Peter Temu is an economist who has taught in Kenyan and Tanzanian universities, served in the Tanzanian government, and advised the UN in various capacities. His Tanzania: My Country as I see it is an edited version of a series of articles that originally appeared in The Guardian from 2008-2009.
It starts by asking whether Tanzania is really all that poor. Temu dislikes the label for how it disempowers people and upholds the west’s stranglehold on economics. Temu believes that Tanzania is rich in natural and people resources but that these have been mismanaged. A question that comes up time and again is, ‘Why are we not moving forward?’ You can sense his frustration as you read – there are lots of ‘shoulds’ in this book!
Despite the straightforward writing style, much of the economics stuff went over my head. However, Temu’s discussion encompasses a range of aspects of life in Tanzania: agriculture, infrastructure, health, leadership, tourism, aid, education, law and order, etc. Of interest to me was that amidst such breadth, there was very little mention of religion, apart from an attack on witchcraft as backward and a suggestion that religion is positive for people’s quality of life because it gives them good values to live by.
Here are some of his comments that I found particularly relevant to our context. This is not an endorsement of these comments, but rather another exercise in listening to Tanzanian voices.
On indigenous solutions
‘Let me explode one myth right away: the myth that the solution to our problems will come from an external source. I am convinced that just as the source of our problem is internal, so must its solution be.’
‘The bottom line is that the development of our people, must have its own indigenous roots: it cannot be a mere transplant or carbon copy of some cherished model imported from the outside.’
‘It seems to me that the top-most priority is the imperative need for honesty and integrity on the part of the nation’s leaders… Unprecedented corruption scandals have caused Tanzanians to lose faith in their national leaders, whose call for poverty eradication is now seen as empty rhetoric.’
‘Many Tanzanians who attain high professional and technical qualifications end up working abroad. Why does this ‘intellectual cream’ of Tanzanians… go to Europe and America at a time when their skills are sorely needed at home? … It is naive to think that they left out of selfishness or lack of patriotism. The huge remittances they make annually to their home countries, and their frequent re-visits, speak volumes of their loyalty and patriotism. … The undeniable fact is that we have not given our sons and daughters who work abroad due recognition for what their talents are worth, and offered them appropriate remuneration and fringe benefits.’
‘Although much foreign aid is channelled through multilateral bodies, such as the United Nations and its specialised agencies, the constitution of those bodies, including their notorious veto systems ensures that the poorer countries of the world (the aid seekers) are always at the mercy of the rich countries (the aid givers)… Even philanthropic aid is not entirely free from big-donor influence: that is why ‘humanitarian’ aid is not readily available to unpopular political regimes.’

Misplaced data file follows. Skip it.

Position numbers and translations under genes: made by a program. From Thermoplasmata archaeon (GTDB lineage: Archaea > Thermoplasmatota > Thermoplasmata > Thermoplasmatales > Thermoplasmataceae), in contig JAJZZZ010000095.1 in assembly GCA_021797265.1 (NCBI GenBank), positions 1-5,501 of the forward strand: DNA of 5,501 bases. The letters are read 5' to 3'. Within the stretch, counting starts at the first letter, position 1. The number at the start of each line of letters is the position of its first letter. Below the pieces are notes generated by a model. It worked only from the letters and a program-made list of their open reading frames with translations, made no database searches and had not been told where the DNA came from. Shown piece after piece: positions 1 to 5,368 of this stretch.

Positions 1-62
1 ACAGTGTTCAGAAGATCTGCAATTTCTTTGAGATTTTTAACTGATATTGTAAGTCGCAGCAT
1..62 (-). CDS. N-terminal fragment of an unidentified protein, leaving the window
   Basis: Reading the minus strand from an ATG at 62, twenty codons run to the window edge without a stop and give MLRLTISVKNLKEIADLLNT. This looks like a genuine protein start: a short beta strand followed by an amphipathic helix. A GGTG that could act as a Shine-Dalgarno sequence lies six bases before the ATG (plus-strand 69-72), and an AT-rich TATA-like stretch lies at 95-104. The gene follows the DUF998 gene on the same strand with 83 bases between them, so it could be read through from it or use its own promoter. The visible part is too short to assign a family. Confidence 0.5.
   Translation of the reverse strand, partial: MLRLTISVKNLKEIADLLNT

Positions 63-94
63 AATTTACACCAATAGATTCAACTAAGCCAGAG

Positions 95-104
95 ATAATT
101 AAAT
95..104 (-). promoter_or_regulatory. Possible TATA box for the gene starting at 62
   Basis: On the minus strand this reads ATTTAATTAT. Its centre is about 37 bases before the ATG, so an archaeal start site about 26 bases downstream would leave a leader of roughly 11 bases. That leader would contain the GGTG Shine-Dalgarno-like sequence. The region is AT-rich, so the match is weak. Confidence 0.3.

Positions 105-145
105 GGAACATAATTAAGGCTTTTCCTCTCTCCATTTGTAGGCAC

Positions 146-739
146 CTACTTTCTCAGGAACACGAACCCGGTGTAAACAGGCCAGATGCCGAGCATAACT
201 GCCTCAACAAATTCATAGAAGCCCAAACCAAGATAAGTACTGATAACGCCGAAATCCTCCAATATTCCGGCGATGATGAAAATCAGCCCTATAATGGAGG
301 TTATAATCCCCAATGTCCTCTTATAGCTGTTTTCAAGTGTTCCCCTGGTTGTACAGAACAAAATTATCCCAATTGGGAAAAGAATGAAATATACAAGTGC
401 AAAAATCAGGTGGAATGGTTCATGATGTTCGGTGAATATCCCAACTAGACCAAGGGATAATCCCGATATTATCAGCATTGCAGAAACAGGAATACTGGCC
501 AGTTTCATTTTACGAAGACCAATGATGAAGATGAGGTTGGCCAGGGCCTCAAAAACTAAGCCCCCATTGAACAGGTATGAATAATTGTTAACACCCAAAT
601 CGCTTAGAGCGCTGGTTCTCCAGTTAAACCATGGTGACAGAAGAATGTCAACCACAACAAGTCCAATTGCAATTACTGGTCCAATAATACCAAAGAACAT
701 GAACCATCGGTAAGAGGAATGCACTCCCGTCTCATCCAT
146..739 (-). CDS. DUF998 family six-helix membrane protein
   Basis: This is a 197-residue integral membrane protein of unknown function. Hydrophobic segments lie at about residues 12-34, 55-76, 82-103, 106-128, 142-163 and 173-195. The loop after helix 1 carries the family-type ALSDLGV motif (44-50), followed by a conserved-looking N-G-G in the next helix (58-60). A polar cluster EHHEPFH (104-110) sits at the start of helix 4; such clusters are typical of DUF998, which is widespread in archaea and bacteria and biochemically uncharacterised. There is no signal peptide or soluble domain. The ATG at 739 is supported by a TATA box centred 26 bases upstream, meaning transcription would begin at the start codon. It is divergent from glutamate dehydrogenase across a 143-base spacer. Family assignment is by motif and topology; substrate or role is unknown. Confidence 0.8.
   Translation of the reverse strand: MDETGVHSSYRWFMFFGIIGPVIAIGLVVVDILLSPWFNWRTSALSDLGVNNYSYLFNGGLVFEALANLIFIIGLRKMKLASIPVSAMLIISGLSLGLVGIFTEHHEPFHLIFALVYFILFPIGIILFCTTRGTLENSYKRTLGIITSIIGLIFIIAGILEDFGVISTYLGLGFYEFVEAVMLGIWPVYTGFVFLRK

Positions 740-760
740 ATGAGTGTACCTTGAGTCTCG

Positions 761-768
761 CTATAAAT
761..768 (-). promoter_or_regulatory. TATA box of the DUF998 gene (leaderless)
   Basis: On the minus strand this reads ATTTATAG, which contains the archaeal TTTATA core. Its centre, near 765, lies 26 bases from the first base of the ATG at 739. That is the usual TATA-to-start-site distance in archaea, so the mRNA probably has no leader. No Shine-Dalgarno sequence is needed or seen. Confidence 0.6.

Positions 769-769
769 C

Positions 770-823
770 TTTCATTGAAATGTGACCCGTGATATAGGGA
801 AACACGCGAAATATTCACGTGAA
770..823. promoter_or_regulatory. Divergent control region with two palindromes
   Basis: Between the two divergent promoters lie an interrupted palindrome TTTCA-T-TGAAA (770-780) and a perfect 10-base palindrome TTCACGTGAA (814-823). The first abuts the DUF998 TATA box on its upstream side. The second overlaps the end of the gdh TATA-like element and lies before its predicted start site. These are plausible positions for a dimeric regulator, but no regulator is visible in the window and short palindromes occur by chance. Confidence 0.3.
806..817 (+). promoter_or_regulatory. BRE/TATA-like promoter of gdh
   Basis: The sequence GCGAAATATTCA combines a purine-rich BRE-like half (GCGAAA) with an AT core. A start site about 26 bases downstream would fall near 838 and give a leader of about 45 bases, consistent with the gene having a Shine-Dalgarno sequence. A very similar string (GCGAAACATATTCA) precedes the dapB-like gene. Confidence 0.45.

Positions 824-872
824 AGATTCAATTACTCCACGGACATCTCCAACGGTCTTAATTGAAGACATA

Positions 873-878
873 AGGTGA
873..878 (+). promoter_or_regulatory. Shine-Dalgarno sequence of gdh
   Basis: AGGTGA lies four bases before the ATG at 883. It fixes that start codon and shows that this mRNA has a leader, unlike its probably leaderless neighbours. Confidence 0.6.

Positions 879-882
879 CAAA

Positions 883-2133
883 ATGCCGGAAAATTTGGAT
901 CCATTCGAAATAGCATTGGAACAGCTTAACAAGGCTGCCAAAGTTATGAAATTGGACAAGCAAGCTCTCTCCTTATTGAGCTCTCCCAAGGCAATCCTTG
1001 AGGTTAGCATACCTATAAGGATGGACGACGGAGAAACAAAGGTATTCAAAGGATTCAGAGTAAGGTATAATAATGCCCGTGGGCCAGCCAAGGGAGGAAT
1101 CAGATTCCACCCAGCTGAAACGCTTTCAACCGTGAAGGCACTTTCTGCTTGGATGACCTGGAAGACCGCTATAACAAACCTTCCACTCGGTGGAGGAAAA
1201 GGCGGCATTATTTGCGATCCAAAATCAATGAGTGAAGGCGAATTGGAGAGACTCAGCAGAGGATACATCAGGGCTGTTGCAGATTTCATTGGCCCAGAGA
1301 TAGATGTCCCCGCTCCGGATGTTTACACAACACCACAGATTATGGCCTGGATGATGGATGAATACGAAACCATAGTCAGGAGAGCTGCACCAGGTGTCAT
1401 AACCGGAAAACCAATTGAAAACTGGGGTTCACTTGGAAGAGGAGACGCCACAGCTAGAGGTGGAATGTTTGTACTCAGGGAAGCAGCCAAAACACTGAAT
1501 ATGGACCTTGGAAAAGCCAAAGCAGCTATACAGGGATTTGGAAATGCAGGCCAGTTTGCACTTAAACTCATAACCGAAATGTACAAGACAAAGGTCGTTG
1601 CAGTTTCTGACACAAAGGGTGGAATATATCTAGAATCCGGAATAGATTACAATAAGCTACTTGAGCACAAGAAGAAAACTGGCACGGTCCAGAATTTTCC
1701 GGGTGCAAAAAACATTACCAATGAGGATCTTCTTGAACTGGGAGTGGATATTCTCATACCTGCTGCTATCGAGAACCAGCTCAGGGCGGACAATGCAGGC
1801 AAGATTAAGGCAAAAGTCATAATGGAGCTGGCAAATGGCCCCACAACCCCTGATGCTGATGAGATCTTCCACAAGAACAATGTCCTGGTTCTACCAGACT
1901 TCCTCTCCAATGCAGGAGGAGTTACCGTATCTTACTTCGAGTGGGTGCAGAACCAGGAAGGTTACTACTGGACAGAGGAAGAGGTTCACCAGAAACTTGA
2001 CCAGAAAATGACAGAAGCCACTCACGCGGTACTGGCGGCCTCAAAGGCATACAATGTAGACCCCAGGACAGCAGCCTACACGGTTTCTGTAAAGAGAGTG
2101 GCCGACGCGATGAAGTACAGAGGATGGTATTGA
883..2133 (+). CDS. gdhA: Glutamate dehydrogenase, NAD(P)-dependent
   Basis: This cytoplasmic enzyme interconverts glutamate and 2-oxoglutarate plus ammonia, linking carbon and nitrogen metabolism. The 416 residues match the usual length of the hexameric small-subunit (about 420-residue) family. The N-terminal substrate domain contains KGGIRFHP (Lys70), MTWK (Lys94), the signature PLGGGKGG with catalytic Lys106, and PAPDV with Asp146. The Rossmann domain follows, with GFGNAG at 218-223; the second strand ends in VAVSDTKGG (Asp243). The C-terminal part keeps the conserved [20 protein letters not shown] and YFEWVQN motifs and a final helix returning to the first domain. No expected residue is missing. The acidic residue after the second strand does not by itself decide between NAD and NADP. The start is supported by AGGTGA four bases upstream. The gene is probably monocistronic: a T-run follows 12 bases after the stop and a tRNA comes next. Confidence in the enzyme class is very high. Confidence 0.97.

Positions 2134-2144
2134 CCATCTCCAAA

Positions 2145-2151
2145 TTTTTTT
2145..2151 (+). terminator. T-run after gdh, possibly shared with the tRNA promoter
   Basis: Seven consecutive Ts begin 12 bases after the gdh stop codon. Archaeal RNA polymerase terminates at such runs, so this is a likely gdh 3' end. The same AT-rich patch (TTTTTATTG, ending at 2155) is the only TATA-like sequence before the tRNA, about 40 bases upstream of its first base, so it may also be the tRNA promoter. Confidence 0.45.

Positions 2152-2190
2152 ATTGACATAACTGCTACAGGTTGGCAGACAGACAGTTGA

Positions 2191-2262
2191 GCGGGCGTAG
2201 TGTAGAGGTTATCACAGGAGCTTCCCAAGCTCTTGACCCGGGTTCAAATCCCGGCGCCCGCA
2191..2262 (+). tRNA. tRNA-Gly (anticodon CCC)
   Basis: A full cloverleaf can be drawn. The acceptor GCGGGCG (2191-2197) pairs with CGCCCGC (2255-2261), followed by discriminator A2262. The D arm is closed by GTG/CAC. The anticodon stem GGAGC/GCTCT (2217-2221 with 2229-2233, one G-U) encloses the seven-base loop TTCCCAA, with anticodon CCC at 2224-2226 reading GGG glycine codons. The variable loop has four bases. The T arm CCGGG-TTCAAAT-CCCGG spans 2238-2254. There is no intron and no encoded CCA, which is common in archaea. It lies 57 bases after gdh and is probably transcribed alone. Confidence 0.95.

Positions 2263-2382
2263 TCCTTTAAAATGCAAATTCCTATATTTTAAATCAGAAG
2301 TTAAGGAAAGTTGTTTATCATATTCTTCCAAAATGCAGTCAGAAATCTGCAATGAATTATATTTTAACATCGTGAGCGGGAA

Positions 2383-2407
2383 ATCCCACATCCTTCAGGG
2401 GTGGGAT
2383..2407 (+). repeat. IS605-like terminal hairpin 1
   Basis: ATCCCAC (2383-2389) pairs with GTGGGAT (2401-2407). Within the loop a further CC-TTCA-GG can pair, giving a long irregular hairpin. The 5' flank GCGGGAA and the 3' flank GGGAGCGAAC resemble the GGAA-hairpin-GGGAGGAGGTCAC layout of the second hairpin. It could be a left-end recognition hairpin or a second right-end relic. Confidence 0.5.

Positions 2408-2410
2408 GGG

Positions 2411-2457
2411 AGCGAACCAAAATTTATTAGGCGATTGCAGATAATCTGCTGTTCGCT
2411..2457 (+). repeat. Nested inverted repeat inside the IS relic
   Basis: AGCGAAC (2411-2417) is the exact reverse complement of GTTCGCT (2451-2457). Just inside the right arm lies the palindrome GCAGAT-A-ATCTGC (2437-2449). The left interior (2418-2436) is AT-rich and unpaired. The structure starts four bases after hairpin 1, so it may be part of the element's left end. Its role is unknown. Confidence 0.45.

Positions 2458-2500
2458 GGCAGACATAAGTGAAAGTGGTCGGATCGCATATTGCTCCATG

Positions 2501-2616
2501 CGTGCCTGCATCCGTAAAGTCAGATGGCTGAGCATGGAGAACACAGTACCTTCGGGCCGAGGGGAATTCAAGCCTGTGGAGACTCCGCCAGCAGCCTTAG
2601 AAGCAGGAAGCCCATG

‘My contention is that a donor’s generosity – or the lack of it – ought to be judged, not on the basis of what the donor hands out, but on the basis of the donor’s unutilised capacity to give more. US aid looks impressive to a poor country, but to Americans back home it is mere chicken feed.’
‘It is trade, not aid, that holds the key to the economic development of this country.’
‘Apparently donor countries do not seem to realise that the benefit of their development aid is largely nullified by the damage done by their agricultural subsidies and other domestic policies which deny the recipients access to the donors’ markets. It is ironical that the same countries which maintain agricultural subsidies for their own farmers, want the developing countries to open up their markets to global competition. Giving financial aid to developing countries while at the same time denying them market access for their agricultural products is double standards [sic]. It only inhibits their growth and perpetuates their aid-dependent status.’
On political stability
‘While political stability is a necessary condition for national development, it is not a sufficient condition… The political stability of Tanzania has been of the passive kind. Until recently, no opposition parties were allowed, there was little or no press freedom, no labour freedom, and most of the economy was under public ownership. Political stability existed because – and to the extent that – people had to ‘toe the line’ in conformity with the requirements of the regime.’
‘Western countries try to hide their ulterior motives by saying that African countries are their development partners. Yet their trade and aid policies ensure, in effect, that Africa remains their perpetual underdog. By contrast, China’s co-operation with Africa is an entirely different matter.’
‘[In partnership agreements] China sticks to general policy principles, but the West propagates specific policies and lays down rigorous requirements on how aid recipients should behave. Aid recipients who do not toe the line are punished by having further aid denied. There is no mutuality or reciprocity in this ‘partnership’, nothing that binds the Western donor countries to observe the same policies they stipulate for their recipient countries.’
Tamie Davis is an Aussie living in Tanzania, writing at meetjesusatuni.com.